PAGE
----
The Norman archers, now re-supplied, harassed the English between attacks. At some time in the afternoon, both Harold’s brothers were killed. No account of the battle says a single word about the king’s leadership: Harold seems simply to have stood grimly on his hill and fought on to the death.
The end may have come as Norman knights broke through the shield-wall and hacked Harold down. Or perhaps he was already on the ground, dying from a chance arrow which had struck him in the face. Accounts differ, or are silent, although the image on the Bayeux Tapestry of Harold apparently trying to pull an arrow from his eye remains the most famous and ambiguous.
Once news of Harold’s death spread through the already outflanked, pierced and wavering English battle-line, morale finally collapsed. Encouraged by the safety of the approaching dusk, the shield-wall dissolved.
William’s men were probably too exhausted to pursue for any distance, especially as night was falling. There are some possibly confused accounts of pursuing knights tumbling into a ditch and being set upon by a die-hard band of English warriors, of Harold’s Housecarles fighting to the last man around the mangled body of their lord, and even of Harold surviving the battle, slipping away into the night, and living as a hermit for many years afterwards.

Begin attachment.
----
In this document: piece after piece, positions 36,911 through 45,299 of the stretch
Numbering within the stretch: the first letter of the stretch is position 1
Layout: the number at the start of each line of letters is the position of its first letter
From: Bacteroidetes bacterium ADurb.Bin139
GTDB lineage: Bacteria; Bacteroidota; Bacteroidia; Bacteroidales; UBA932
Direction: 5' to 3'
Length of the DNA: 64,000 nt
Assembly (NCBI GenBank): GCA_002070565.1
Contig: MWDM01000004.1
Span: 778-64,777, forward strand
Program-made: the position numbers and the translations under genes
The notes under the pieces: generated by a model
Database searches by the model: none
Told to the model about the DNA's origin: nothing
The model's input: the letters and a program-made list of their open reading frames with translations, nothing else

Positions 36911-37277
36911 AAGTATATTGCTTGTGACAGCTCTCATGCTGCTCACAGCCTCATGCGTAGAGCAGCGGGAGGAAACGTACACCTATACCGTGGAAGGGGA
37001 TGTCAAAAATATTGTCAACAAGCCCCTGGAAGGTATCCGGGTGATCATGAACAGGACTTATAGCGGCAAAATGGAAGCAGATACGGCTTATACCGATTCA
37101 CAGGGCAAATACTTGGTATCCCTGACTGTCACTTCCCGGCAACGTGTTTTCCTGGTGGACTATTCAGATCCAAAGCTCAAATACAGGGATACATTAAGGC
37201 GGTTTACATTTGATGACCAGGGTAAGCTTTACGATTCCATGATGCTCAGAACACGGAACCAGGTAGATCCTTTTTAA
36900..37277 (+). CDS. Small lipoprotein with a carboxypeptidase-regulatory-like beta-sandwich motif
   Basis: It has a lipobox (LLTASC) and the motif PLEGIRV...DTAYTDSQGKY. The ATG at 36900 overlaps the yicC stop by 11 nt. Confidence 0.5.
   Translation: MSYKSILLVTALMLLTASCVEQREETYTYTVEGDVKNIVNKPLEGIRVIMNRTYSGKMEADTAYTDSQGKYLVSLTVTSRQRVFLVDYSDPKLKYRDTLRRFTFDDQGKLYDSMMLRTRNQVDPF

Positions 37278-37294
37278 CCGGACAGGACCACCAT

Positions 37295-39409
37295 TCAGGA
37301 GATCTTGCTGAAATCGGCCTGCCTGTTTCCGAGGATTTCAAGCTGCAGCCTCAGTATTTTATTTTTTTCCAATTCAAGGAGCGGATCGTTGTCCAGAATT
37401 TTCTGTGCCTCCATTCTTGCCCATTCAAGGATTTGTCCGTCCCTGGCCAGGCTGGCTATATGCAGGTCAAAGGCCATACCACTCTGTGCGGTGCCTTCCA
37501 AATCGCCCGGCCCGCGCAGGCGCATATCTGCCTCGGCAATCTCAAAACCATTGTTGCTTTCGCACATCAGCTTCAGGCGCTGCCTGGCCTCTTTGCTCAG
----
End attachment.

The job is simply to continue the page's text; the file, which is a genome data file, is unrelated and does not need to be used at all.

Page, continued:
William made for Dover after the battle, and then marched west towards London, but not willing to risk an assault across the City’s single bridge. Instead, he continued west as far as Winchester, receiving reinforcements on the way, then eventually struck north, crossing the Thames at Wallingford. Now north of the Thames, he circled back eastwards, and at Berkhamstead, north of London, received the submission of the most powerful surviving earls and churchmen.
The city was now his for the taking, and on Christmas Day, 1066, he was crowned William 1st, King of England.